Thursday, February 26, 2009

A Case of the.... Lost - Episode 5-7

Loved the episode, but there was one thing that really irked me: Aside from Sayid, Locke never once told anybody to call him Jeremy Bentham. And we saw his full interactions with Jack, Walt, and Hurley. Yet not only did they all know that Locke is Jeremy Bentham, but each and every one of them had the foresight to refer to him as that – and only that – whenever they saw each other?

Anyway, much like virtually every other episode this season, this episode answered some lingering questions, some of which might go in the category of “Duh.”

Click the "Read More" link for the full column.

First and foremost, we now know what happened to everybody else on the flight. Quite simply, the plane crashed onto the island. And, according to the federal agent, “The pilot and some woman” took one of the rafts (which, by the way, answers what happened to the Zodiac) without telling anybody. Who is that woman? The safe – and likely right – answer is Sun. But I can’t help but wonder something: By the end of the episode, pretty much everybody’s whereabouts are accounted for, except for Sayid’s. It’s not exactly clear how much time has passed between the crash and tonight’s episode, but for some reason I don’t expect a federal agent to be so lackadaisical about her prisoner escaping or disappearing. So, where exactly is he?

And not to sound like a cliche again, but WHEN are they? I think this episode all but confirms that the people shooting at Sawyer and his crew a few episodes ago are the Flight 316 survivors. But, if I remember correctly, there wasn’t a plane crashed on the shore. So does that mean that these new people are jumping through time as well? If that’s the case, I’m beginning to think that the Temple might be the answer to the question of immunity. The Others seem to be the only ones immune to the time traveling, and from what Ben has told us, they were shacking up in the Temple during the whole freighter mess.

By the way, was anybody else “faked out” by the opening sequence? I totally expected the scene with Caesar and the federal agent to be a flashback, with us learning that there’s more than meets the eye with these two. While that may still be the case, it turns out that it was following the plane crash. I’m curious why Caesar has become their leader, but he definitely seems like a sketchy fellow.

Now, let’s get to the juicy stuff with John Locke following the wheel turning.

I think it’s interesting that Locke wasn’t paralyzed upon his return to the “real world.” Incidentally, he didn’t appear to have his mutant healing powers either, as he spent the entire episode with a broken leg. I did appreciate him spending the entirety of him time on the mainland in a wheelchair, though (how great was the expression on his face when Abaddon whipped that out of the trunk?)

How great were his interactions with Widmore? Have you ever seen one character so consistently lied to and manipulated? Normally when somebody has trust issues, it means that they have difficulty trusting anybody, no matter how loyal and reliable. Yet Locke has the opposite problem: He’s perpetually trusting, despite being repeatedly taken advantage of. I mean, how often has he put his trust in Ben AFTER the man shot him and left him for dead in a pit of dead bodies?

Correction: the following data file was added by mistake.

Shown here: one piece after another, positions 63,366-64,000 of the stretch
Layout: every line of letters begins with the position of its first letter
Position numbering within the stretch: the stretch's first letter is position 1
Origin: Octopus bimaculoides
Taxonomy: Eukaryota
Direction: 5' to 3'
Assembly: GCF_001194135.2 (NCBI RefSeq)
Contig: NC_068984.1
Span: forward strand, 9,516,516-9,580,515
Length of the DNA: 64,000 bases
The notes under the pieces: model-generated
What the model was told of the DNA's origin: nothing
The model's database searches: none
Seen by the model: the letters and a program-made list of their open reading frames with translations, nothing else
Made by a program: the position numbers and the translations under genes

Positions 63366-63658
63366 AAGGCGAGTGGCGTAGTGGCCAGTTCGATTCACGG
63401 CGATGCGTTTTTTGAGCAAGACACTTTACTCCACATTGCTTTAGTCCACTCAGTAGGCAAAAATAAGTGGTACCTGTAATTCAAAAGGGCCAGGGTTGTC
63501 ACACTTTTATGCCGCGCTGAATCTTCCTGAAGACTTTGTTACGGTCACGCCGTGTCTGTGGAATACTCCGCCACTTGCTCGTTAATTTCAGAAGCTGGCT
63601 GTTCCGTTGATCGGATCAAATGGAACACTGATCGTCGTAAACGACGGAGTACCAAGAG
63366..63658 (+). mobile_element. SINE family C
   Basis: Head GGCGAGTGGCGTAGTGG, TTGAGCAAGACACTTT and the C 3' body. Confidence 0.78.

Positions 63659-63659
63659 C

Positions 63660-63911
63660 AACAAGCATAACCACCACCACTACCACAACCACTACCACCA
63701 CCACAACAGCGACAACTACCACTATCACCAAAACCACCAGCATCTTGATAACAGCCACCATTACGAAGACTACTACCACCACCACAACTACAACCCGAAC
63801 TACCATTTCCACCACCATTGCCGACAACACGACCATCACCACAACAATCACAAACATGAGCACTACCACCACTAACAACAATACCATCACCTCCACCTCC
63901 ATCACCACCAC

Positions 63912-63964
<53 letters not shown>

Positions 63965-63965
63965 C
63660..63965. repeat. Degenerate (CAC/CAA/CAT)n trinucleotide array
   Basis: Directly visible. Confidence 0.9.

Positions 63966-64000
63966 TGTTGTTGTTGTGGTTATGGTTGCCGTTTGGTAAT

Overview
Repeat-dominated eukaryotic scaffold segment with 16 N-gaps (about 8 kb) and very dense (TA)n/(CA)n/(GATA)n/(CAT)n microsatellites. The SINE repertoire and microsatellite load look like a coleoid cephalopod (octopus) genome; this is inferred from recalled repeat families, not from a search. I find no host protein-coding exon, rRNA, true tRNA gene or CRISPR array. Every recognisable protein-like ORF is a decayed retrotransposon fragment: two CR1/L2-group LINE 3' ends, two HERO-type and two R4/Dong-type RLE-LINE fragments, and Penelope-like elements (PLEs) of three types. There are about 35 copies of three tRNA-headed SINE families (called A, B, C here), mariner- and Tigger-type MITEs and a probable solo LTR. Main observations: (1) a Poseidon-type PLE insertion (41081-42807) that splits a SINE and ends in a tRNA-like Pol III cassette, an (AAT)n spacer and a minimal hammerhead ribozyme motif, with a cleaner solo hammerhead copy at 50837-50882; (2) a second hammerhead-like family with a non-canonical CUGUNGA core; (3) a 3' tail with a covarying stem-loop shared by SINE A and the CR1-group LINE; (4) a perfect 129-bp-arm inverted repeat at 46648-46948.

It’s funny, but throughout this whole Ben vs. Widmore war, everybody has been assuming that Ben is the lesser of two evils. After tonight’s episode, I’m really not sure that’s the case. Granted, I’ve learned not to merely trust what characters tell us, so I certainly didn’t buy everything he was selling. But when he revealed that he used to be the leader of the Others and was essentially duped by Ben into leaving, it sounded very similar to what is happening with Locke.

Speaking of Ben, I love how casually he confesses to committing absolutely abhorrent deeds. A couple of weeks ago he cavalierly admitted that he was the one who filed the lawsuit against Kate, and this week he owned up to killing Abaddon. And his “a promise is a promise” line was delicious, simply because we all know in just a matter of days he consciously breaks that promise by telling Sun that Jin is alive. By the way, I’m now fully convinced that Ben knew full well that turning the wheel wouldn’t banish him from the island (a theory that appears to be true, given the reveal at the end of the episode). It was just another ploy to screw Locke from his destiny.

And how about the fact that Ben brutally murdered Locke? What a striking scene that was, made even more chilling by his power hungry motives. It wasn’t a crime of passion, nor was it even personal. Ben simply took a man’s life because that person was meant for something grander. I can’t help but feel like he’s royally effed once Locke gets his hands on him.

By the way, Ben recognizing Ms. Hawking’s name, in my opinion, confirms that she was once an Other. I am curious why she would work with Ben, especially considering that Christian instructed Locke to go see Hawking (why didn’t he do that right away, exactly?) while having hostile feelings towards Ben.

Did anybody else feel badly for Locke during his interactions with the Oceanic Six? Locke has a flawed personality, no doubt, and truth be told, if I actually knew him, I’d probably think he was a bit much to deal with. But the fact of the matter is, he does appear to be a genuinely nice guy who is willing to give up his life for others. Yet he returns and is just completely bombarded with hurtful statements, from Kate telling him that he’s desperate and incapable of love, to Jack harshly labeling him pathetic, deluded, and not special. It really felt like one attack after another. And he finds out that his one true love has died (did anybody catch her date of death? I missed it).